Some of these services have grown up over the past 10 to 15 years but others are more recent, especially since the election of the Labour Government in May 1997 (UK9704125F). The TUC in particular has been at the forefront of promoting new services for members. Realising that the new Government is unlikely to implement any union-supportive legislation further to that which it has already announced, the TUC feels that it has to take a "proactive" stance in attracting and retaining members. Part of this proactive stance includes a decision to look into the feasibility of providing a range of "self-help" services for members. Three such services are as follows:
- pensions provision. The TUC is dissatisfied with the provision of pensions in the UK and is looking at the possibility of providing cheaper pensions through its partnership with Unity Trust, the trade union banking service (UK9711181N);
- cheaper sources of power. The TUC is looking at ways in which to provide discounted sources of gas and electricity to members, through a scheme called Union Energy; and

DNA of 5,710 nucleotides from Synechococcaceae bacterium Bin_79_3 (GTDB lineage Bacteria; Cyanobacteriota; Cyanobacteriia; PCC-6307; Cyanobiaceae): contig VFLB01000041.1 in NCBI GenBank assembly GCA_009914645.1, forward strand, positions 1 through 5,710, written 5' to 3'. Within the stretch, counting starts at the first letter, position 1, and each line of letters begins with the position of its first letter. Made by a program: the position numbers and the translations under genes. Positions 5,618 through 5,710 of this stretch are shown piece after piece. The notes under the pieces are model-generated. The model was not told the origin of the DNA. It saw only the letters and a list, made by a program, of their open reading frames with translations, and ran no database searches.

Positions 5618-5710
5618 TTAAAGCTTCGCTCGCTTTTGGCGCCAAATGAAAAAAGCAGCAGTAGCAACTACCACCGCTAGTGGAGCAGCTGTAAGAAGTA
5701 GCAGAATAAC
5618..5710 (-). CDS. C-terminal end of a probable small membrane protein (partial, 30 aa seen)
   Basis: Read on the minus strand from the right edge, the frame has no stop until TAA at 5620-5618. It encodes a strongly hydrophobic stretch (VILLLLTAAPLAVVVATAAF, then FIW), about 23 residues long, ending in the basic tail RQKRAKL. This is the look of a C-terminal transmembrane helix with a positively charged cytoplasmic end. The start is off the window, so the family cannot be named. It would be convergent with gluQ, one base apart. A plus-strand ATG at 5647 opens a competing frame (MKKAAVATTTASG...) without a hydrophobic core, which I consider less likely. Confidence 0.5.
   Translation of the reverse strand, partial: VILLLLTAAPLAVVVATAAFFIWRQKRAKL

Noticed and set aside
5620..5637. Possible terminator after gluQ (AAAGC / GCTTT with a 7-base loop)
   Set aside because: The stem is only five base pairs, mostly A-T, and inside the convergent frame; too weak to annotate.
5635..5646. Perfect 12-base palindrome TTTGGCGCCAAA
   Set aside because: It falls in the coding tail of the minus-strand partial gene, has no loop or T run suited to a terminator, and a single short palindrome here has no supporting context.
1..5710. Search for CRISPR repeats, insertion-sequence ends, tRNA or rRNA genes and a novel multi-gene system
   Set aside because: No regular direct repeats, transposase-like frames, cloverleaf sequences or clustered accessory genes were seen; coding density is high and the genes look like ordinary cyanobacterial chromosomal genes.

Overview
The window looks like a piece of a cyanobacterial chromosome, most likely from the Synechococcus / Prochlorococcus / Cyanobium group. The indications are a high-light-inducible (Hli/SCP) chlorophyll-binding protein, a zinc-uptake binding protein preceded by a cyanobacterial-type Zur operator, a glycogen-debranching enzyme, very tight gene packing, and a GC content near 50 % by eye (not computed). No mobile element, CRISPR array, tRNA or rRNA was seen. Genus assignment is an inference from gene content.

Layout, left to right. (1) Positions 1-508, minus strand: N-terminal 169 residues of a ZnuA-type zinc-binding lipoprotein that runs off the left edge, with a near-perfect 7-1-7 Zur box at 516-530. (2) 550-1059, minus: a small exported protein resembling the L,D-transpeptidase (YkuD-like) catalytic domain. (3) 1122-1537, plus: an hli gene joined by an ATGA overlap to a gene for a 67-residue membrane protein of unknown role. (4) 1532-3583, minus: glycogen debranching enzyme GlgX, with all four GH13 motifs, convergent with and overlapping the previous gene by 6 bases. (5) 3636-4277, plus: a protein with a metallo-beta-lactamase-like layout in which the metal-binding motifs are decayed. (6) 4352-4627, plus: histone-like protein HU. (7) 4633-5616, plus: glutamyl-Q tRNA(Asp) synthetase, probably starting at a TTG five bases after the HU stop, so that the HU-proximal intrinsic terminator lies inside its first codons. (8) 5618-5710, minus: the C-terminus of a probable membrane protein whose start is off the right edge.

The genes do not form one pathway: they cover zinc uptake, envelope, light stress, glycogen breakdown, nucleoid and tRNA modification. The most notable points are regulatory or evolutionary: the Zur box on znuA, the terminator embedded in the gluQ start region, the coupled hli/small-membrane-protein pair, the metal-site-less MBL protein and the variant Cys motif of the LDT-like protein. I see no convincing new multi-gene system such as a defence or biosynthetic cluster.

- lifelong education and training. The TUC is examining new ways to provide education and training through alliances with educational institutions. This may also include financial assistance.
These services are in addition to those already provided by individual unions, which have been aiming to provide a range of new services to retain members. These are many and varied, but the more common ones are in the following areas:
- financial services. Those available are wide-ranging and vary depending on the union, but they usually include insurance plans, personal finance and banking services. One union - the Bakers, Food and Allied Workers Union (BFAWU) - has even created its own credit union service.
- holiday clubs. Most unions now provide discounts on holiday packages, and travel insurance;
- car recovery services. Most unions have made deals with particular car breakdown recovery services in which members are entitled to discounts of up to 20% on services;
- discount cards. Union members are entitled to discounts at a range of high street shops, restaurants and other services;
- health services. This covers a wide range of services, from the Amalgamated Engineering and Electrical Union (AEEU) which offers members discounts on private health services, to unions like the UNISON public sector union which has specific deals to suit particular members - eg it has negotiated packages with opticians to benefit VDU operators; and